Much loved for its culture and creativity, Barcelona is one of Europe’s most visited cities. Escape the tourist crowds on a journey through vibrant back streets brimming with art and local life.
Sunday afternoon can be a surreal time to explore a city.
On the fringe of what was once a thriving industrial area, Barcelona seemed deserted. A wall crumbled onto a vacant lot. Traffic lights clicked through their cycles on silent streets. It felt like a forgotten city, but traces of life persisted everywhere: laundry fluttering below a window, an escape ladder cascading with geraniums, chairs and tables jumbled on a patio. And art – there was so much art.
We wandered the ‘hood – Spanish teenager Lucia, her English papa Mark and I – drifting from one wall to another, captivated by the visual treasure trail that unfolded before us. Huge faces peered from behind broken factory windows; human figures with paper-bag heads watched over two piles of earth. On the wall of an old warehouse without doors or windows, mystical creatures mused and watched and brooded. On that early-winter afternoon, with the Mediterranean sky a brilliant blue, this was a street-art world of spray-can colour.
We’d ended up on these streets by chance, wanting to connect with the ‘real’ Barcelona – the one beyond the tourist trail. From our hotel we’d climbed on the first bus that came along, then switched rides a few times, stitching together visual impressions of the city. Row upon row of grand, old buildings. A park edged with palm trees noisy with parrots. Ribbons of white beaches that, throughout the year, lure bathers. Lovers and families, travellers, solo wanderers, groups of students gradually moving through the streets, pausing on benches, sharing wine and a basket of bread with friends.
Winter is gentle in Barcelona – mild days and clear skies are common in this languid Catalan landscape. The metropolis, roughly the same size as Cape Town, stretches along a plain on the northeastern coast of Spain. It’s hemmed between the placid Mediterranean Sea in the east and the Serra de Collserola mountains in the west; France is just 100 kilometres away. Initially founded as a Roman settlement and called Barcino, Barcelona is now the capital of Catalonia, one of the wealthiest regions in Europe that enjoys (some will say endures) profits from around nine-million visitors a year.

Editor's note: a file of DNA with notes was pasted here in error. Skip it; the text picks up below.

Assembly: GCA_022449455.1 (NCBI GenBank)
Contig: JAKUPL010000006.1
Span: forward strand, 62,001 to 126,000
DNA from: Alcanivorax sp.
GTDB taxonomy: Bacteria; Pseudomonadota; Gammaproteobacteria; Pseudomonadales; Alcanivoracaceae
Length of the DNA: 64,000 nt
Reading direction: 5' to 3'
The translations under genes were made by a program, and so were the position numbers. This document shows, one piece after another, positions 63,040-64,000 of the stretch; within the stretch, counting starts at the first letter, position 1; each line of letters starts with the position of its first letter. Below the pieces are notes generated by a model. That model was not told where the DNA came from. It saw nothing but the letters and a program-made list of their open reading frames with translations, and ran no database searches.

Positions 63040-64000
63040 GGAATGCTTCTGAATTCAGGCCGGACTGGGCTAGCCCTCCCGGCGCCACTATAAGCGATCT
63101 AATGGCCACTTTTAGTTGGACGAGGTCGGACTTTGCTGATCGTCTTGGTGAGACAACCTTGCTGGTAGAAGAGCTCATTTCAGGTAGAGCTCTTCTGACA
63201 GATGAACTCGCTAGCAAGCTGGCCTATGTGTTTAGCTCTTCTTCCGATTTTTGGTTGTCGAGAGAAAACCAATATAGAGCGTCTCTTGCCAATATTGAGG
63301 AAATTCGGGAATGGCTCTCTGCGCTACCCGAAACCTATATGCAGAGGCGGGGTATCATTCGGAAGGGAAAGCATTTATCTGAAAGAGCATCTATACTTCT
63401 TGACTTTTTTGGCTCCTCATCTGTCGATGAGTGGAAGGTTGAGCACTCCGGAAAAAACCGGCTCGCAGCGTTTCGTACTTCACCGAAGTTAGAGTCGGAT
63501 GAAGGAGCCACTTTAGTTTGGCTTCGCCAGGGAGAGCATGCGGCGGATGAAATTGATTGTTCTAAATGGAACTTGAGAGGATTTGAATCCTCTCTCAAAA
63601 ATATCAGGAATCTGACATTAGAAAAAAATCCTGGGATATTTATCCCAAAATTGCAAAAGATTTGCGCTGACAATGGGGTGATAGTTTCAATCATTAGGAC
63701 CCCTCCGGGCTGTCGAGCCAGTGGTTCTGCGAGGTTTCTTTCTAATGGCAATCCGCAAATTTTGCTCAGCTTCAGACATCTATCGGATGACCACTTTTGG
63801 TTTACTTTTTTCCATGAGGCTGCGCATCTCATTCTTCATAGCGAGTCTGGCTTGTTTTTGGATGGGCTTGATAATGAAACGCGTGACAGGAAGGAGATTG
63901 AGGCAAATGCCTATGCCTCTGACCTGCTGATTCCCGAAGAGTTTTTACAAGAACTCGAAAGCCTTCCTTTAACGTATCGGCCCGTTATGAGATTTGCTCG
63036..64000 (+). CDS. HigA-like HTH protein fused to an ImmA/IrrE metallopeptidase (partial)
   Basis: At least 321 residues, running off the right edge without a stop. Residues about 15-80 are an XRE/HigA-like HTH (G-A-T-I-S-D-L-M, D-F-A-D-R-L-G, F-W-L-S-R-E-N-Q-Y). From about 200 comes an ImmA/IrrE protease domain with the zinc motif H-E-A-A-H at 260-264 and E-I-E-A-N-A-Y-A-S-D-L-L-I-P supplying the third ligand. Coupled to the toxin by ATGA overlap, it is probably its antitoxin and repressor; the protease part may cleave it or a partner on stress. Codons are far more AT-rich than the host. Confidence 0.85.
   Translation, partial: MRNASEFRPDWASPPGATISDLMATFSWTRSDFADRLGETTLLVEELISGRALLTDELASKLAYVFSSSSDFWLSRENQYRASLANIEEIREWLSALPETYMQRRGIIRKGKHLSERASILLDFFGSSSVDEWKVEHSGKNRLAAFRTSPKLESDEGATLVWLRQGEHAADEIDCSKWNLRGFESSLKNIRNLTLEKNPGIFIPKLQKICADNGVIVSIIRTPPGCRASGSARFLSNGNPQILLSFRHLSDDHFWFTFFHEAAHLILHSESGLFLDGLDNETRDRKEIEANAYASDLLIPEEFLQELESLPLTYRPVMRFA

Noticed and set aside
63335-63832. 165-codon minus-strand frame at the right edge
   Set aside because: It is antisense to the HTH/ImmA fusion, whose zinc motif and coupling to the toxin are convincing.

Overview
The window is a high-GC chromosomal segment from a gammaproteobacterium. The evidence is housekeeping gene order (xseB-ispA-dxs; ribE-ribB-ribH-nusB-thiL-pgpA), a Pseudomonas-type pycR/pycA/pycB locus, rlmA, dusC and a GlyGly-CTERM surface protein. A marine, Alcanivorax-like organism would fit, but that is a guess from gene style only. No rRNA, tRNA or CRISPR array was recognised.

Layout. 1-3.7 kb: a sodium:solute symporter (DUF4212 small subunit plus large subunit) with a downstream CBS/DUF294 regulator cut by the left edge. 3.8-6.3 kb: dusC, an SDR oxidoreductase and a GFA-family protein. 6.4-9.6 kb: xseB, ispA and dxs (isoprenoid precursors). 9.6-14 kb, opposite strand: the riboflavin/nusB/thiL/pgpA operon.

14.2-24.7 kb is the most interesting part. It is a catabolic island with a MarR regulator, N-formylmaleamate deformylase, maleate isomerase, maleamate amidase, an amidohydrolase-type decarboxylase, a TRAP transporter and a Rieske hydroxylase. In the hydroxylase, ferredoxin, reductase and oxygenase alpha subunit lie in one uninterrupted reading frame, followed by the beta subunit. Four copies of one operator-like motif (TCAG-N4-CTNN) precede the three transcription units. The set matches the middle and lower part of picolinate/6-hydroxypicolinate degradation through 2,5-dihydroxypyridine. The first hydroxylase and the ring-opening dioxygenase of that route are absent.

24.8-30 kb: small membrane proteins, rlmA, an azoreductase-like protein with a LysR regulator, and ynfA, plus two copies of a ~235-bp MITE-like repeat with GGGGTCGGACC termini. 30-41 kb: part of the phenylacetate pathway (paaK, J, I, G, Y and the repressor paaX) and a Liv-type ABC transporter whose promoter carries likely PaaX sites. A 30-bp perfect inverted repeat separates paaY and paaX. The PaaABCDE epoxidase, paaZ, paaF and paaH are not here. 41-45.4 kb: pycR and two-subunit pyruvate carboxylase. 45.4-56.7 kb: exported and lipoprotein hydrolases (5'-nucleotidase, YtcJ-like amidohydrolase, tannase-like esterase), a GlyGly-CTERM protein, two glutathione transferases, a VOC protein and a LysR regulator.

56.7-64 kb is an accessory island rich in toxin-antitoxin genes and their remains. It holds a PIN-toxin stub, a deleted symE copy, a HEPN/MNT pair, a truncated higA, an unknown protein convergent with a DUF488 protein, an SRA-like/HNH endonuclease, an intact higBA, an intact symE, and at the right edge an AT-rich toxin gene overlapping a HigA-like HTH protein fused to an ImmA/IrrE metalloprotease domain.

Eventually the crowds thinned and the three of us jumped off the bus at a random stop, picked a direction and walked. We didn’t know it then, but it was soon obvious: as we explored the fringe of El Poblenou district, we were drifting through the very heart of Barcelona’s dynamic street-art zone. Around the city, throngs of tourists were lining up outside museums and monuments to see the work of Spain’s best-known artists, but out here we had large murals – some painted by the biggest names in Europe’s urban-art movement – all to ourselves and all for free.
Once home to artists such as Picasso, Dalí, Miró and Tàpies, and now packed with 66 museums, 26 Michelin-star restaurants and more beautiful buildings than you would care to count in the 101-square-kilometre city, Barcelona has long been revered for its cultural scene. It is loved for its Art Nouveau buildings – the result of the early 1900s movement that the Catalans called Modernisme (not to be confused with Modernism, which was a different style altogether) – and Barcelona’s streets, particularly Passeig de Gràcia, are like open-air architecture museums.
Perhaps the greatest building from the Modernisme period is now Barcelona’s main tourist attraction: the spectacular Sagrada Família. This Roman Catholic church was designed by Antoni Gaudí, who combined the bold columns, points and spires of Gothic architecture with the rhythmic lines and intricate details of Art Nouveau.
The church is still incomplete, 136 years after construction began, and official word is that the building should be finished by 2026, a century after Gaudí’s death. While construction continues, visitors are able to enter the church and wander through this manifestation of the architect’s wild imagination.
Creativity flows through the veins of this city. Everything about Barcelona seems carefully considered and designed – from street fashion and shop windows to façades, streetlights, Modernisme pavement tiles and even the structure of the city’s streets.
The grid pattern, which can clearly be seen from the towers of the Sagrada Família, was designed by Ildefons Cerdà, the civil engineer turned-urban planner who ‘invented’ urbanisation (both the word and the concept). When Barcelona’s old Roman walls were torn down in the 1850s, the city began to stretch into the area called Eixample (which means ‘expansion’) and Cerdà’s then-radical grid-pattern plan started to take shape: at every intersection the corners are cut back and rounded, opening up the spaces and bringing more light into the streets, allowing for better ventilation and visibility; there are also open spaces at the centre of each block.